Excerpt from A Map of Tulsa by Benjamin Lytal, plus links to reviews, author biography & more

Summary |  Excerpt |  Reviews |  Beyond the Book |  Readalikes |  Genres & Themes |  Author Bio

A Map of Tulsa

A Novel

by Benjamin Lytal

A Map of Tulsa by Benjamin Lytal X
A Map of Tulsa by Benjamin Lytal
  • Critics' Opinion:

    Readers' Opinion:

     Not Yet Rated
  • Paperback:
    Mar 2013, 272 pages

  • Rate this book


Book Reviewed by:
Poornima Apte

Buy This Book

About this Book

Print Excerpt


Emma had been the valedictorian.

I think I had been a little famous for the puppy-dog way I followed Emma around, in the last spring of high school. I had no idea where she was this summer, I was happy to tell Edith— probably some internship.

Now I stood managing to look a little bored, with one foot kicked behind me, pretending to balance like a ballerina in front of Edith and her friend.

" Sorry— this is my friend Cam." Edith began to explain who I was. "So Jim was a mystery in high school. Emma started dating him and that was the last we ever saw of her. Nobody knew who Jim was. He refused to hang out with other people."

I was going to turn and go—I was not going to be patronized—while Edith carried on and this girl Cam just sat there patting her bangs. I would leave them alone. I could say that I said hello.

But Edith asked to see my sketchpad. "You should get us some shots," she suggested.

"Read the poems," I called back from the bar, "the drawings are just like, you know, realism! I could take lessons or something!"

When I ordered not simply another vodka, but three "shots," the bartender smiled. He had seen me making friends. Back at the table, Edith was taking my poems seriously: "These are actually good," she said.

Awkwardly, we didn't do the shots right away. We started talking poets—until, I think, I got too sweeping about whom I did and didn't like, and it was suggested we all take a walk.

"The BOK Tower is so beautiful" is the first thing I said outside. It had gotten dark, and the skyscrapers floated on the other side of the tracks like magnificent holograms.

Cam, I now learned, was not from Tulsa. She had come home with Edith from college. "Isn't Tulsa weird?" I asked her. "On that side of the tracks, we build up all the skyscrapers, but immediately on this side of the tracks it's nothing but a warehouse district."

"Cam's from Hartford."

"Hartford must be awesome," I said.

Cam pointed across the tracks. "So is that where the cool kids hang out?" Under the shadows, opening out between the skyscrapers, lay a half- dim square, dominated by a huge, clanking flagpole. Moths were visible in the security lights, and we could hear what sounded like skateboards, rolling in the dark. The Center of the Universe, I believed it was called. For its Guinness Records powers of echo. But I had never felt I had permission to show up there.

"Do you guys want to go across?" I asked.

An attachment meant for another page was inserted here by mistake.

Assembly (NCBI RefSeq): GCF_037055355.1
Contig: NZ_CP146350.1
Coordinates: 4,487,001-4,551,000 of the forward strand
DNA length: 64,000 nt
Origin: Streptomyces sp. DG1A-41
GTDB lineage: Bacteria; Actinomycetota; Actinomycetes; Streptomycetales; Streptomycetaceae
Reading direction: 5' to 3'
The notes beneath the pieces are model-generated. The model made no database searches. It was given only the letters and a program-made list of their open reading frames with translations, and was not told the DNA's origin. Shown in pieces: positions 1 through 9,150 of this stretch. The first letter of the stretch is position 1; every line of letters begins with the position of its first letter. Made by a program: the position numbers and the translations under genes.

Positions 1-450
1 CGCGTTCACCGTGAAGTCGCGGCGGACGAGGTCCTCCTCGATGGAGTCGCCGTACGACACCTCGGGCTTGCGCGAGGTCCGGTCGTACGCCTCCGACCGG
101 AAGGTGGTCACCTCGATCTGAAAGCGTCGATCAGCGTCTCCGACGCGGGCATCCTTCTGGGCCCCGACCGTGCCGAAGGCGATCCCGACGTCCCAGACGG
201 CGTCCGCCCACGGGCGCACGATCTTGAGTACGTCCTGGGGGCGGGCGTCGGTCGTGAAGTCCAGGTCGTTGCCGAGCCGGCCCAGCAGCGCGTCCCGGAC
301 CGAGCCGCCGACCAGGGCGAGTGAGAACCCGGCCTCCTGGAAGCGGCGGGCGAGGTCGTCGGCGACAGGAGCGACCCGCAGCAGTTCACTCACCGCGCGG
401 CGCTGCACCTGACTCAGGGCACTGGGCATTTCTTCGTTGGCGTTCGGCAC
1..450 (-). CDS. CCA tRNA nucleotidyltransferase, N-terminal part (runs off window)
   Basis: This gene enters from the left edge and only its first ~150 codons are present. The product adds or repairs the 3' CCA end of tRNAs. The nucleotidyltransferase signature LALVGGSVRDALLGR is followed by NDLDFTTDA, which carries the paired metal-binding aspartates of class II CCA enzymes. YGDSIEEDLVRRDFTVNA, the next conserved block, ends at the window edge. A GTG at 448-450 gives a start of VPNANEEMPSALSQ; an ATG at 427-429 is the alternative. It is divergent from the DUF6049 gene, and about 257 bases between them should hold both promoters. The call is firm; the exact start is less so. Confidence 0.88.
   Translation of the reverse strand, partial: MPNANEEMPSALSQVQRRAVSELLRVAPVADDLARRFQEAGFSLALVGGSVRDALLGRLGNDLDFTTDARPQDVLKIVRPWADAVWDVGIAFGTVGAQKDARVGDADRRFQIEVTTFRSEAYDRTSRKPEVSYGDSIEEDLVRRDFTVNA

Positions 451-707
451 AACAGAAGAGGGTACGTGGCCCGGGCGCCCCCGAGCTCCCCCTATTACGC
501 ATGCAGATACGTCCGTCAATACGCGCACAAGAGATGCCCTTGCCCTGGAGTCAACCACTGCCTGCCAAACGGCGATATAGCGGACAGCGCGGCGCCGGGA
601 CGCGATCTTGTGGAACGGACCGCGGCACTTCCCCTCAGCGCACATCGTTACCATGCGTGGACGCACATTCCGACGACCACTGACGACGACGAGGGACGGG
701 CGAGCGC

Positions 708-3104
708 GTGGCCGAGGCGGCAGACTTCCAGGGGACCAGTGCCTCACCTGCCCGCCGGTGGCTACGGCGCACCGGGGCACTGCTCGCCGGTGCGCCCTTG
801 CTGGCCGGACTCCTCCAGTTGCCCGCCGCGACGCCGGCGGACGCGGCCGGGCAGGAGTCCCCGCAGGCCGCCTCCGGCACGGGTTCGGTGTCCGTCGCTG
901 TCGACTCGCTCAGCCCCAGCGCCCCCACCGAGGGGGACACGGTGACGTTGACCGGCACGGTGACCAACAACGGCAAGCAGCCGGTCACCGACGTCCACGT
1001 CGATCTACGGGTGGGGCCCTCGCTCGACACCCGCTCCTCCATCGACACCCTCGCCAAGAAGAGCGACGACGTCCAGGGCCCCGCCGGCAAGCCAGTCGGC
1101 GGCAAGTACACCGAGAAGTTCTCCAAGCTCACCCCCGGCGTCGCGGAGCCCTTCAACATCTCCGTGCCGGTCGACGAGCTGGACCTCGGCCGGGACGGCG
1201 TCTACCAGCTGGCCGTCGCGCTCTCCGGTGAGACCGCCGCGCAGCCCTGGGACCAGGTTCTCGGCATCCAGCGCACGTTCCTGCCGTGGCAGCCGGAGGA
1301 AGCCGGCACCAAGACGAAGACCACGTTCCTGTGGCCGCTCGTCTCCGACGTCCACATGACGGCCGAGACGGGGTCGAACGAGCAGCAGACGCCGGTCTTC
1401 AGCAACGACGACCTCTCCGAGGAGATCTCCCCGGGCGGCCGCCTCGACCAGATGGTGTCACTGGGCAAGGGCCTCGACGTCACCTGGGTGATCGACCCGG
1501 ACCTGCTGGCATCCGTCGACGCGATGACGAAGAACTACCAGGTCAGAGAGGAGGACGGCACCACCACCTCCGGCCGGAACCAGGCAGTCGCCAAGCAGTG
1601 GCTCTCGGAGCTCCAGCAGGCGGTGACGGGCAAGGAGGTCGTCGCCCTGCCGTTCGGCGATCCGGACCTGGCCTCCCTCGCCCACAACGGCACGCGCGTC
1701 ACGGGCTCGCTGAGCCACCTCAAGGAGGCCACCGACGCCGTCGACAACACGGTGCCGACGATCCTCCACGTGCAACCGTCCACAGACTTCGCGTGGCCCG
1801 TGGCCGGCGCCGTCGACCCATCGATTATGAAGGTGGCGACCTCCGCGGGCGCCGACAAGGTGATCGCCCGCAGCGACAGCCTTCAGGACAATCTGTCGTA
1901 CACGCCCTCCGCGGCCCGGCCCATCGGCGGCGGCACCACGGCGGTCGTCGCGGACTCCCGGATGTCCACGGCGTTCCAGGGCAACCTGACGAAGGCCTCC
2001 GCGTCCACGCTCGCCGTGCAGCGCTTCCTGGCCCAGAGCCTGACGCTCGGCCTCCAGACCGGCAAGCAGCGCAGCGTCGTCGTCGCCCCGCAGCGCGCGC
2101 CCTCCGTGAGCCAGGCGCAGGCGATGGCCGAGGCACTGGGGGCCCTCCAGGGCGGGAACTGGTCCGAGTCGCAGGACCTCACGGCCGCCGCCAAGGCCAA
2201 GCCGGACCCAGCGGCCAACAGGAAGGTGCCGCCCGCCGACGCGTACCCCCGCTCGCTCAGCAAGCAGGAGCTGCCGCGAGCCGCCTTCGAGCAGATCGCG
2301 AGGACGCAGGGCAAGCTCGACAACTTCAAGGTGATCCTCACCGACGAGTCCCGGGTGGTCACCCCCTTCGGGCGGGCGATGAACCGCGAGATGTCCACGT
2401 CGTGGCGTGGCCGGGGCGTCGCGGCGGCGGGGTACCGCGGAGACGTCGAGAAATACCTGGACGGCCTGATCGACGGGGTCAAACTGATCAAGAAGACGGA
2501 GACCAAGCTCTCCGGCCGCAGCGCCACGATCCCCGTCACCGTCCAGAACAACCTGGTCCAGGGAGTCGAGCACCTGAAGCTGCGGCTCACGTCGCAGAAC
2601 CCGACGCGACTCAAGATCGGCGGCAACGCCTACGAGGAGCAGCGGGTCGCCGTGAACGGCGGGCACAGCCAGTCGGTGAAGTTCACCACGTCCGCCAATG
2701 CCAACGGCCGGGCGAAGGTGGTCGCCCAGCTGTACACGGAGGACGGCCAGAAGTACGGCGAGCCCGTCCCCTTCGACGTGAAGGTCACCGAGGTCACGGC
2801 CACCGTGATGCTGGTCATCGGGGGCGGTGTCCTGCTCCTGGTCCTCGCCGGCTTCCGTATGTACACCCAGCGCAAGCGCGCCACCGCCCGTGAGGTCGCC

"We were actually thinking we should go dancing."

So we were too old for the Center of the Universe— I assimilated this information painlessly.

Edith— who was trying to entice Cam as much as me— explained that it was Retro Night at the Cain's Ballroom. "It's from Prohibition," she told Cam. "Like the oldest club in Tulsa."

I lifted up one finger. "Can we make a pit stop at the Blumont first?"

"Well, we can get drinks at the Cain's," Edith said. I saw her smile to herself.

  • 1
  • 2

Excerpted from A Map of Tulsa by Benjamin Lytal. Copyright © 2013 by Benjamin Lytal. Excerpted by permission of Penguin Books. All rights reserved. No part of this excerpt may be reproduced or reprinted without permission in writing from the publisher.

Membership Advantages
  • Reviews
  • "Beyond the Book" backstories
  • Free books to read and review (US only)
  • Find books by time period, setting & theme
  • Read-alike suggestions by book and author
  • Book club discussions
  • and much more!
  • Just $10 for 3 months or $35 for a year
  • More about membership!

Support BookBrowse

Become a Member and discover books that entertain, engage & enlighten!

Join Today!

Award Winners

  • Book Jacket: Little Fires Everywhere
    Little Fires Everywhere
    by Celeste Ng
    Voted 2017 Best Fiction by BookBrowse's Subscribers

    Small towns, big drama. Acclaimed author ...
  • Book Jacket: La Belle Sauvage
    La Belle Sauvage
    by Philip Pullman
    Voted 2017 Best Young Adult Novel by BookBrowse's Subscribers

    I wasn't quite sure what to expect ...
  • Book Jacket: Killers of the Flower Moon
    Killers of the Flower Moon
    by David Grann
    Voted 2017 Best Nonfiction by BookBrowse's Subscribers

    The long, sorrowful list of injustices done ...
  • Book Jacket: The Dry
    The Dry
    by Jane Harper
    Voted 2017 Best Debut Novel by BookBrowse's Subscribers

    After receiving a letter from his childhood...

Book Discussion
Book Jacket
History of Wolves by Emily Fridlund

"Electrifying . . . as beautiful and as icy as the Minnesota woods where it's set."
—NPR

About the book
Join the discussion!

First Impressions

  • Book Jacket

    Strangers in Budapest
    by Jessica Keener

    Strong characters and a riveting plot combine in this psychological thriller set in Budapest.
    Reader Reviews

Win this book!
Win Autumn

Autumn by Ali Smith

One of the New York Times 10 Best Books of the Year, and a Man Booker Prize Finalist

Enter

Word Play

The Big Holiday Wordplay: $400+ in Prizes

Enter Now

Books that     
entertain,
     engage

 & enlighten

Visitors can view some of BookBrowse for free. Full access is for members only.

Join Today!

Your guide toexceptional          books

BookBrowse seeks out and recommends books that we believe to be best in class. Books that will whisk you to faraway places and times, that will expand your mind and challenge you -- the kinds of books you just can't wait to tell your friends about.